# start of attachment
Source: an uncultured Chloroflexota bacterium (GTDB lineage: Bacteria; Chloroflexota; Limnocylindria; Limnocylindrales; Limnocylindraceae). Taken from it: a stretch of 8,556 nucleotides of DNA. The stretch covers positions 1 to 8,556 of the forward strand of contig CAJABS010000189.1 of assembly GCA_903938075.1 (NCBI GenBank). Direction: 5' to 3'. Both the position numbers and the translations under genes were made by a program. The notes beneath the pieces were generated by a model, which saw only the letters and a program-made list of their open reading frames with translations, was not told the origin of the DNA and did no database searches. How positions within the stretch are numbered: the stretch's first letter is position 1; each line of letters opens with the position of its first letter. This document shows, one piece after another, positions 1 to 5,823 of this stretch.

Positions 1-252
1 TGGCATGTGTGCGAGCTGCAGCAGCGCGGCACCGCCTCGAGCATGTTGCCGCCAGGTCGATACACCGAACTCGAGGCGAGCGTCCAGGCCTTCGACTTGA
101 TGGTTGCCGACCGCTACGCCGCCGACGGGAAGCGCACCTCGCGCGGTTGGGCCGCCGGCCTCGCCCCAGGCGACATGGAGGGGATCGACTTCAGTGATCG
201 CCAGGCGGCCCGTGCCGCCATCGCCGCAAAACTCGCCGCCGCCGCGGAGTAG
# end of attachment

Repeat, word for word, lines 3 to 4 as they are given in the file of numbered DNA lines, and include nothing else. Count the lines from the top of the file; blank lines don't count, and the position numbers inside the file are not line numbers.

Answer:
1 TGGCATGTGTGCGAGCTGCAGCAGCGCGGCACCGCCTCGAGCATGTTGCCGCCAGGTCGATACACCGAACTCGAGGCGAGCGTCCAGGCCTTCGACTTGA
101 TGGTTGCCGACCGCTACGCCGCCGACGGGAAGCGCACCTCGCGCGGTTGGGCCGCCGGCCTCGCCCCAGGCGACATGGAGGGGATCGACTTCAGTGATCG